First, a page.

At your next stoplight look to your left and your right.
There’s a good chance you’ll see someone with their shoulders to their ears, and eyebrows pulled down over their nose.
In your next grocery line look in front of and behind you. There’s another good chance you’ll find the same.
And if you didn’t see one of these people, go look in the mirror because there’s a good chance it’s you.
1 in 3 American adults right now claim that “stress is completely overwhelming most days.”
Does that concern you as much as it does me?
Would you like to do something about it?
James A. Michener changed my life when he wrote the words:
“The master in the art of living makes little distinction between his work and his play, his labor and his leisure, his mind and his body, his information and his recreation, his love and his religion. He hardly knows which is which. He simply pursues his vision of excellence at whatever he does, leaving others to decide whether he is working or playing. To him he’s always doing both. ”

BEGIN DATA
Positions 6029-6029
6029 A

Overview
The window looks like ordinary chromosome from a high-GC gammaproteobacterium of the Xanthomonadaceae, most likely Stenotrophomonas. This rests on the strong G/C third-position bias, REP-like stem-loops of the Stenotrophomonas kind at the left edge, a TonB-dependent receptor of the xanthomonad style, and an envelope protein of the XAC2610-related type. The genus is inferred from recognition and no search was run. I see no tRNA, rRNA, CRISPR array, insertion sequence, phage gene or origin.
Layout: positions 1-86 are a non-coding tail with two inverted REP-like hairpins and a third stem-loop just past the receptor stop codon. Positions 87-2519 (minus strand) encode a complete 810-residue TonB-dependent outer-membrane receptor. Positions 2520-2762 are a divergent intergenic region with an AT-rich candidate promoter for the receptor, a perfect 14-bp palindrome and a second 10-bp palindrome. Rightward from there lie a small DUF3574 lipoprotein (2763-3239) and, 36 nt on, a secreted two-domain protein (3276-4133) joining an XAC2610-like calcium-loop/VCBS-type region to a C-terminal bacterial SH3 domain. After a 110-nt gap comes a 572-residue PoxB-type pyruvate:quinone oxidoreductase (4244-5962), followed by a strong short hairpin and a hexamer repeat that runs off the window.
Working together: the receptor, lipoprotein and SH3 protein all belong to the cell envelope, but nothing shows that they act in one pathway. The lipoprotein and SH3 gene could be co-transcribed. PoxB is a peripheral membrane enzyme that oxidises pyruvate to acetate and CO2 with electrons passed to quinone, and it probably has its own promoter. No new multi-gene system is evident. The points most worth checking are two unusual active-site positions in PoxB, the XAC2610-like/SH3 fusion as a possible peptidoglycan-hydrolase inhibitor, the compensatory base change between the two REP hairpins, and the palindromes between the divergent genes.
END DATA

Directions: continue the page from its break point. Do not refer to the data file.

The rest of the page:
If you find the clarity and inspiration in these words as I have, let’s enter this Labor Day weekend with a mission:
1. Return to your work next week and make a game out of something.
It could be how many smiles you give someone. It could be how many tasks you try to get off your plate in one hour. It could be seeing how many days in a row you can call up one person and thank them for who they are.
Whatever you do, make a game. Have some fun. Find some gratitude.
2. Show some love to someone who doesn’t deserve it.
The hateful clerk. The anxious receptionist. The demanding boss.
Show them the higher power of love, and give them a noticeably generous gesture, or compliment, or “thank you,” at a noticeably undeserving time.
You will, in fact, create your own path to being a master in the art of living.
And you’ll create a path for them to be one too.
Happy Labor Day my friend.
Take it easy on yourself.